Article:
Local orcas could become extinct unless drastic changes made, study shows

SEATTLE -- It's well-known the Southern Resident killer whale population is in danger of extinction.

But a new study published Thursday details just how much killer whales are struggling, and how hard it will be to bring the iconic Northwest marine animals back from the brink.

The study, titled "Evaluating anthropogenic threats to endangered killer whales to inform effective recovery plans," also outlines the massive collaboration needed to keep the population alive more than 100 years.  Collaboration that at points seems impossible.

"One key finding we have is if you fix just one thing it won't be enough," said one of the scientific study's co-authors Robert Lacy. "Just improving the salmon stocks or reducing the sound, it's not enough."

There are three primary, current threats to the orca population around the Puget Sound. First, the Chinook salmon population, its preferred food source, is dwindling. Second, increased boat noise and disturbance is limiting foraging ability. Finally, pollution in the Puget Sound strains the delicate mammals.

The study says a "conservation goal" for maintaining a viable population should be an annual population growth of 2.3 percent -- a growth we haven't seen in a while as the population continues to decline.

Limitation of the orcas' prey is the most important factor impacting the population, the study says. In order to reach needed population growth on increased prey alone, Chinook salmon abundance would have to be sustained near the highest levels since the 1970s.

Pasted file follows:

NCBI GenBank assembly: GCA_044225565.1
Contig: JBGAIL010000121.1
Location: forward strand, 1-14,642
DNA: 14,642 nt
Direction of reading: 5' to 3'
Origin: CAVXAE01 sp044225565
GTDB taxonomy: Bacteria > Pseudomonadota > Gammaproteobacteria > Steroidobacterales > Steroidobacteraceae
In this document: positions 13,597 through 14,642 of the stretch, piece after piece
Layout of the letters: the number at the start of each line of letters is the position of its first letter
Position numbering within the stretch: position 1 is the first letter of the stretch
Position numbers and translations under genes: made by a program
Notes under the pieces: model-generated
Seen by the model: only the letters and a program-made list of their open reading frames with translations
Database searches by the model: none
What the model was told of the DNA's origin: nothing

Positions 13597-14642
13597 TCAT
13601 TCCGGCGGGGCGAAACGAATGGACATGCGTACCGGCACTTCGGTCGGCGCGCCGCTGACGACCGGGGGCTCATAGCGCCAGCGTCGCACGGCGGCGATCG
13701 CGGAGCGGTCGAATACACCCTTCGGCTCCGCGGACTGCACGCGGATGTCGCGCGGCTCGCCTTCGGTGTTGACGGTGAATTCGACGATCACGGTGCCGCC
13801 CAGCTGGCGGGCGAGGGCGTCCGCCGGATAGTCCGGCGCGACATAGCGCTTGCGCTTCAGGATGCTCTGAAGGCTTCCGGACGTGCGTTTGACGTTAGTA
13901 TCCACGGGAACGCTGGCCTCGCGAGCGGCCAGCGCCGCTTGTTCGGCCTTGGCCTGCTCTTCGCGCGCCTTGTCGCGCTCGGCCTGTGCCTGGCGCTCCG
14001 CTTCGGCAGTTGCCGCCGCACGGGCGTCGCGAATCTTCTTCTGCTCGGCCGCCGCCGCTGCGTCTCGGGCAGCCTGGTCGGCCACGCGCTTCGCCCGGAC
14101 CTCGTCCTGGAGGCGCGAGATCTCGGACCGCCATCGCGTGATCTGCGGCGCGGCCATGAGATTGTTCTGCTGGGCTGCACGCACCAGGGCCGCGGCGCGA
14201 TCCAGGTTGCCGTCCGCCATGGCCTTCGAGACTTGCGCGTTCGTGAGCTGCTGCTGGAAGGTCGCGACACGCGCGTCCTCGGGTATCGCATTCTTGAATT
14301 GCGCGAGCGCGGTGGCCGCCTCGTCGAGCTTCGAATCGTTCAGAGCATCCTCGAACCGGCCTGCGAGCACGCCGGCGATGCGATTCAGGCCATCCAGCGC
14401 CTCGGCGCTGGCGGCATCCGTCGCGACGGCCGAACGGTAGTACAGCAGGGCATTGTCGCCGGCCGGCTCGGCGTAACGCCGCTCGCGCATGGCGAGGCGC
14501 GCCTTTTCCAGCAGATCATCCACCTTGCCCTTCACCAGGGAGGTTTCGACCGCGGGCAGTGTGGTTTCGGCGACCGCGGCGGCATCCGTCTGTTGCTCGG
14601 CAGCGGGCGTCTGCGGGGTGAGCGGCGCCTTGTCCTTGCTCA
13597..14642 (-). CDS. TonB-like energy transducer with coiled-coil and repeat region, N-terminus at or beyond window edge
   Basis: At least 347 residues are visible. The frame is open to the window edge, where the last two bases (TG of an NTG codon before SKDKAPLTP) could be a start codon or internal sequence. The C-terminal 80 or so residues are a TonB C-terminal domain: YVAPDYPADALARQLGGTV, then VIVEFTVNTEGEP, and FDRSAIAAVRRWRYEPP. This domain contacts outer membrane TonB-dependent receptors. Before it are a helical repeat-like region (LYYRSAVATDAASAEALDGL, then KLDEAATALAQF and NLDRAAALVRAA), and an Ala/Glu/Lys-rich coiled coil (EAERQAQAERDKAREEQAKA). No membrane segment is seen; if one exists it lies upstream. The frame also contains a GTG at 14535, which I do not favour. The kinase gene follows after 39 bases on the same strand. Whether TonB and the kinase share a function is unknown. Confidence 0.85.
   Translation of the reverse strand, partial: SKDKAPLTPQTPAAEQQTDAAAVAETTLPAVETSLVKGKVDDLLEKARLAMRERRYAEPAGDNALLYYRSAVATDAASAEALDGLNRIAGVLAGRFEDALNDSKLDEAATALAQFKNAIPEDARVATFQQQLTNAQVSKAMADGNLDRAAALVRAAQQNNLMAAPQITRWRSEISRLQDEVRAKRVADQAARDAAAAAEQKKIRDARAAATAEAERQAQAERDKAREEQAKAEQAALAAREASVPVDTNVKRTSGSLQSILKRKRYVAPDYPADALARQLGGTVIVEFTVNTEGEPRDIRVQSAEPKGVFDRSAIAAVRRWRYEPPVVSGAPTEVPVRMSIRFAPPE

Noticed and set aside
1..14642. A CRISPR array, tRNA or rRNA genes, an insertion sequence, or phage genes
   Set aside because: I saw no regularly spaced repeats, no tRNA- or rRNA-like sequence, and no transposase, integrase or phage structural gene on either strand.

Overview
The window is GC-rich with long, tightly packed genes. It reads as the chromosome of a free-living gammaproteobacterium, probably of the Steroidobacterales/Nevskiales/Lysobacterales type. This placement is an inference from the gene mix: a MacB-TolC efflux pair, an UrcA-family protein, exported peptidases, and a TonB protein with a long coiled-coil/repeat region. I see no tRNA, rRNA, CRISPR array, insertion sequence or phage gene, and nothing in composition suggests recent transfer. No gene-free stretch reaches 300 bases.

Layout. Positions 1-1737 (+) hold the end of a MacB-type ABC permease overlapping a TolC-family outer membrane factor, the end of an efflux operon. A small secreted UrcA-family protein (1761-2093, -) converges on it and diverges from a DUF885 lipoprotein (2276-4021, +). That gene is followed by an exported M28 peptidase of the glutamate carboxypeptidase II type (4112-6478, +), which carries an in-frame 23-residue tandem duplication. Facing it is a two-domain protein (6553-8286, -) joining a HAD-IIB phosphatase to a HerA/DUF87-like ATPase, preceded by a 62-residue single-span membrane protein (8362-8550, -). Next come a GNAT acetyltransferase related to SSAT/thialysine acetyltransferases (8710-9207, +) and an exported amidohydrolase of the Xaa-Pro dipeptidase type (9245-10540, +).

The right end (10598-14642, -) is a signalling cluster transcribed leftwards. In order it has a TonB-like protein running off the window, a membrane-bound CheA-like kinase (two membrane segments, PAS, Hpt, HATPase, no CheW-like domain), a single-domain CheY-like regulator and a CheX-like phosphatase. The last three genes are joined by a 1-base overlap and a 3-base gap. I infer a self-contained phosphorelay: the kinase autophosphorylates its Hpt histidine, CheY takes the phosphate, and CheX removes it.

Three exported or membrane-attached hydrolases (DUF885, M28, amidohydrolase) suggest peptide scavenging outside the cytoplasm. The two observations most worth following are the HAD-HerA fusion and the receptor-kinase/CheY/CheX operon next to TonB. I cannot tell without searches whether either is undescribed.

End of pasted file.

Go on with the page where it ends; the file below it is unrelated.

Though this seems unlikely in the near future, improving the Chinook stock even the slightest bit is of utmost importance to the 76 or so Southern Resident killer whales remaining.

Steps also need to be made to reduce boat noise around orcas. Killer whales emit high-frequency clicks to forage for salmon. Extending boat-free zones may be necessary to help alleviate the noise in waters crowded by small, personal crafts.

"High-frequency noise from small, outboard vessels that follow whales might cause a greater reduction in killer whale's foraging success than low-frequency background noise from commercial shipping," the study says.

The study shows that cutting boat noise by half and increasing salmon populations by about 15 percent may allow the orcas to reach the 2.3 percent annual growth needed for long-term viability.

But as lack of Chinook, boat noise and pollutants are the most pressing issues, other dangers exist. The study doesn't take into account things like a massive oil spill or a sickness; both which could decimate the population beyond repair.

"A single disease or localized incident could be catastrophic," Lacy said.

The orca also lacks a bevy of breeding males, Lacy said. If a dominant male dies, or if a pod goes through a couple years of disruptive social times, the struggling population could falter.

"The lower the numbers, the more trouble you have," Lacy said.

Lacy, who has spent much of his career studying endangered animals and what steps are needed to improve their populations, says as daunting as the task may be, it's not without hope.

The Southern Resident orcas are adjacent to first-world countries, and those countries can do what's needed to help the whales, he says. The desire to help save one of the Northwest's most iconic species must be there.

"There is a lot to do, economically and technologically, to turn it around," Lacy said. "The will needs to be there."